The mouse brain has served as a workhorse for the study of synaptic circuits and connectomics. However, the human cerebral cortex houses 1,000 times more neurons than that of a mouse. And the differences in the connectome between these species are still poorly understood.
Now, neuroscientists have gained insights into human neural circuitry using tissue obtained from neurosurgical interventions. They used 3D electron microscopy to study the cell type composition and synaptic circuit architecture of mouse, macaque, and human cortical samples. The data revealed a novel expanded network of interneurons in humans compared to mouse. The discovery of this prominent network in the human cortex encourages further detailed analysis of its function in health and disease.
This work is published in Science in the paper, “Connectomic comparison of mouse and human cortex.”
In some ways, the brains of mouse and human are similar: the neurons have similar shapes and properties, the molecular mechanisms of electrical excitation are highly conserved, and many biophysical phenomena found in other species seem to also apply to human brains.
“So, is it primarily the fact that our brains are 1,000-fold larger, house 1000-fold more nerve cells that allows us to play chess and write children’s books, which mice arguably cannot do?” asks Moritz Helmstaedter, MD, director of the department of connectomics at the Max Planck Institute for Brain Research in Frankfurt.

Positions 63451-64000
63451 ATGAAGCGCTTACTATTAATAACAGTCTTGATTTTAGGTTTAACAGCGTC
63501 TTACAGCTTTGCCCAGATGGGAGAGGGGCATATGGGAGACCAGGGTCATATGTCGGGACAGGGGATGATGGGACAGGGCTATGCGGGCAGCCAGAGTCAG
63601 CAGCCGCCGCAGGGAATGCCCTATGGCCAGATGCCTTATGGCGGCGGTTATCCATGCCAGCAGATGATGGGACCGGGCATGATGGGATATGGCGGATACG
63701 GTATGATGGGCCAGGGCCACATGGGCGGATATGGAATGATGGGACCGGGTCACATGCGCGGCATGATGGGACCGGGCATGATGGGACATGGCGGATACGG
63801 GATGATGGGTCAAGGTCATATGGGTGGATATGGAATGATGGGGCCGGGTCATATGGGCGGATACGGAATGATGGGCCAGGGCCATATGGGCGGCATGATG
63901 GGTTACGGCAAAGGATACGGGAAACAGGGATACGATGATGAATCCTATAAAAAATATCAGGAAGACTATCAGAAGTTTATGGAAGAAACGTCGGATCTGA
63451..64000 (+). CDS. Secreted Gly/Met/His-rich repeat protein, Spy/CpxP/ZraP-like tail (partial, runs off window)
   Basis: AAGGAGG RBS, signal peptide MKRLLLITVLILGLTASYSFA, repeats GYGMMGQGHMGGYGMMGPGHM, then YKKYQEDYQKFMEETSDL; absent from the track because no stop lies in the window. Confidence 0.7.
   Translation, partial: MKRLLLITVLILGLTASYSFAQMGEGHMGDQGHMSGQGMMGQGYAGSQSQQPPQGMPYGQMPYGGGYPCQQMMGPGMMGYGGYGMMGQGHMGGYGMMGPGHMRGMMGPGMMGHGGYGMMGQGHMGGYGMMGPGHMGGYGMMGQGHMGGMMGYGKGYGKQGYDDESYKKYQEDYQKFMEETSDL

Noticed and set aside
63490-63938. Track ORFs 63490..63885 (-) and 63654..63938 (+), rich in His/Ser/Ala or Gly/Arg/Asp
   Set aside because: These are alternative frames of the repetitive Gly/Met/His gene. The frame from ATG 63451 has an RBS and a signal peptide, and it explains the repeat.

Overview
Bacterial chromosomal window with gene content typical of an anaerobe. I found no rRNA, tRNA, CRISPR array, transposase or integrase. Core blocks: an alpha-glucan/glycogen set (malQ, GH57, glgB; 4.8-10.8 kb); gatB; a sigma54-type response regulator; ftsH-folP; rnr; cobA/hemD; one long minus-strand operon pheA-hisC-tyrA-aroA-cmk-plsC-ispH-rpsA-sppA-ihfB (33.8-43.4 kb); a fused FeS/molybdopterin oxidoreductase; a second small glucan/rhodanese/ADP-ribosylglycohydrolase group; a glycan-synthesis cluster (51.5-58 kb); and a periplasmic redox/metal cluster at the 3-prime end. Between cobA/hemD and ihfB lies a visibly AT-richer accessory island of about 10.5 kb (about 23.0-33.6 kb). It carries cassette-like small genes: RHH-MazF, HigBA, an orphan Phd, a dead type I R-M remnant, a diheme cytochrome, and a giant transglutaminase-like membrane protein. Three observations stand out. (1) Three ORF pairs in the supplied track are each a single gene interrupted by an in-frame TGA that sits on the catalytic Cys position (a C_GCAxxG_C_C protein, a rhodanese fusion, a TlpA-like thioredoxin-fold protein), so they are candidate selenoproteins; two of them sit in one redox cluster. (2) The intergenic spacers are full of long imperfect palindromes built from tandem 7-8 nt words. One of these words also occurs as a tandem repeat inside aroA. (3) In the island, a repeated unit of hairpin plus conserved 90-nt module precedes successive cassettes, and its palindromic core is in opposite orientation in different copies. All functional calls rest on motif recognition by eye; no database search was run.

By analyzing the connectomes of mice, monkeys, and humans, the team discovered that human cortical networks have evolved a novel neuronal network type that is essentially absent in mice.
Using biopsies from neurosurgical interventions, the researchers applied 3D electron microscopy to map about a million synapses in human brain samples. Their data revealed, in humans, an unexpected bias of interneurons (enriched in humans) connecting with each other, while the innervation to principal neurons remained largely similar.
More specifically, they found that a 2.5-fold increase in interneurons in humans, compared to mouse, was compensated by a change in axonal connection probabilities. Therefore, the authors wrote, it “did not yield a commensurate increase in inhibitory-vs-excitatory synaptic input balance on human pyramidal cells.”
Rather, they continued, “Increased inhibition created an expanded interneuron-to-interneuron network, driven by an expansion of interneuron-targeting interneuron types and an increase in their synaptic selectivity for interneuron innervation.”
“Interneurons make about a fourth to a third of cortical nerve cells that behave in a very peculiar way: they are highly active, however, not to activate other neurons, but rather to silence them. Just like kindergarten caretakers, or guards in the museum: their very laborious and highly energy consuming activity is to keep others peaceful, quiet,” explained Helmstaedter. “Now imagine a room full of museum guards, all mutually silencing each other. This is what the human brain has developed!”
Theoretical work has suggested that such networks of silencers can prolong the time over which recent events can be kept in the neuronal network: expand the working memory. “In fact, it is highly plausible that longer working memory will help you deal with more complex tasks, expand your ability for reasoning,” said Helmstaedter.
The new discovery suggests a first clear network innovation in humans that deserves intense further study. He added: “It could also be a site of pathological change and must be studied in the context of neuropsychiatric disorders. And last but not least: none of today’s main AI methods uses such interneuron-to-interneuron networks.”